Romance Languages Programme
The Romance Languages Programme will consist of the following courses: From Latin to Romance: Diachronic and synchronic variation in Romance; Introduction to Vulgar Latin; Documenting and describing endangered Romance Languages. In slot 2 Historical Grammar of Latin (from the Indo-European programme) can be followed.
- Slot 1: From Latin to Romance: Diachronic and synchronic variation in Romance (9.30-11.00)
- Slot 2: Historical Grammar of Latin (11.30-13.00)
- Slot 3: Introduction to Vulgar Latin (14.00-15.30)
- Slot 4: Documenting and describing endangered Romance languages (16.00-17.30)
Roberta D'Alessandro and Irene Franco (Leiden)
This course will illustrate the syntactic changes that took place in the transition from Vulgar Latin to the Romance languages. It will address the main syntactic features of Romance languages both in a diachronic and in a synchronic perspective.
1. From Latin to Romance: syntheticity and analiticity
2. Null subjects and subject clitics
3. Subject clitics and rich agreement
5. Agreement oddities: anti-agreement effects, inflected infinitives, multiple agreement
1. Auxiliary selection: from Latin to Romance
2. Auxiliary selection: argument structure vs person
3. Word order in Romance
4. Object clitics and dislocations
5. Definite and indefinite determiners
Ledgeway, Adam. 2012. From Latin to Romance
Handouts and papers distrubuted in class
Michael Weiss (Cornell University)
This course offers an introduction to the historical and comparative grammar of Latin. Starting from Proto-Indo-European we will examine the phonological and morphological innovations of Italic and Latin. We will also discuss selected syntactic issues, the position of Latin in the PIE family, and the language ecology of Ancient Italy.
I. The Languages of Ancient Italy; Writing in Ancient Italy
II. Segmental Inventory of Latin; The Consonants from PIE to Latin
III. The Vowels from PIE to Proto-Latin; Prosody
IV. Further Changes to Vowels; Consonant Clusters
V. Nominal Morphology
VI. Derivational Morphology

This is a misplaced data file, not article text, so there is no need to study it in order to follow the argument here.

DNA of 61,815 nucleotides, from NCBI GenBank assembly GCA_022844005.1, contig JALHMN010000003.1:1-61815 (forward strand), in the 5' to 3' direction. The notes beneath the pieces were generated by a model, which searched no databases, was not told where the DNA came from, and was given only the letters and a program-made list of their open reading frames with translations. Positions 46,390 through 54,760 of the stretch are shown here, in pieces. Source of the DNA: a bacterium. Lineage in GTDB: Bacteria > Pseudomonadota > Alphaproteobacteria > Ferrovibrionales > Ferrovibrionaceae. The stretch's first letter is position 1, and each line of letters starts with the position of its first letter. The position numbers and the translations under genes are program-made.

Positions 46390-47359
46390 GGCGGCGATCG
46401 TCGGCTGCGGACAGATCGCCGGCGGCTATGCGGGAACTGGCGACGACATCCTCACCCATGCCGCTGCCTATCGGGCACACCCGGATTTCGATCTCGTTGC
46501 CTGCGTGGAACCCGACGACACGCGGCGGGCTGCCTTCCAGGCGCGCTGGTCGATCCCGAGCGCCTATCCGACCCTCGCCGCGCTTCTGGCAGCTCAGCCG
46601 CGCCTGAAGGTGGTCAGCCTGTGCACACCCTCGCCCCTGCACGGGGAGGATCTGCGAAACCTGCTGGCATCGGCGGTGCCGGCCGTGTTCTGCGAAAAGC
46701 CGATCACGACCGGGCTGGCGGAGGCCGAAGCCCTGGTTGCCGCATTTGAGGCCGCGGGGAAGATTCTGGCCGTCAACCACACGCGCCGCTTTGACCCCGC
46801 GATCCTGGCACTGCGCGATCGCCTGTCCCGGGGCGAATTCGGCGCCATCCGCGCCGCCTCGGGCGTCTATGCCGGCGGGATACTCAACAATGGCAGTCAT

VII. Verbal Morphology
VIII. Verbal Morphology; Syntax
IX. The Position of Latin in PIE; Latin and the Other Languages of Italy
X. Vulgar Latin and Proto-Romance
The student should be familiar with the methods of historical linguistics and have a working knowledge of the synchronic grammar of Latin.
There will be short daily homework assignments and a take-home final exam (for additional ECTS points).
Michael Weiss, Outline of the Historical and Comparative Grammar of Latin , Ann Arbor, Beech Stave Press, 2009. To be ordered at Beech Stave Press.
Orsat Ligorio (Leiden)
The aim of this course is twofold. During the first week it aims to familiarize the student with phonological, morphological, syntactical and lexical properties of Vulgar Latin whereas during the second week it proceeds to provide a historical overview of the regional diversification of these properties. We will cover the most important elements of both Vulgar Latin and Early Romance historical grammars.
I - Introduction
II - VLat. Phonology
III - VLat. Morphology
IV - VLat. Syntax
V - VLat. Lexicon
VI - From VLat. to Proto-Ibero-Romance
VII - From VLat. to Proto-Gallo-Romance
VIII - From VLat. to Proto-Italo-Romance
IX - From VLat. to Proto-Romanian, Dalmatian and other minor Romance languages
X - Conclusion.
Each lesson is accompanied by a caput selectum and homework.
Texts we will be working on: Cena Trimalchionis XLVI, XXXIX; Vetus Latina and Vulgata , Ioh. II, 13-25; Mulomedicina Chironis II, 110-111, III 249-250; Peregrinatio Egeriae, I 1-3; Historia Francorum, VIII 31; Lex Salica , IX; Appendix Probi, 1-227; Glossae Aemilianenses, etc. in addition to a number of inscriptions, curse tablets and epitaphs.
Course requires a basic knowledge of Classical Latin.
Väänänen, V. 1981 3. Introduction au latin vulgaire. Paris: Klincksieck.
Hand-outs distributed in class
Roberta D'Alessandro, Orsat Ligorio, Laura Migliori and Giuseppe Torcolacci (Leiden)
In this course you will get to know "less studied" and endangered Romance languages.
Week 1. Intro to modern Romance languages, with special attention to minor and endangered varieties (e.g. Dalmatian, Corsican, Occitan, Veneto, Sardinian, Catalan, Aromanian, etc.)
Week 2. Description of an unknown language. The class will be carried on with the help of a native speaker of a minor Romance variety (say, an Italian dialect), interviewed by the lecturer and the students in order to obtain a consistent corpus of elicited data.
References to be given in class.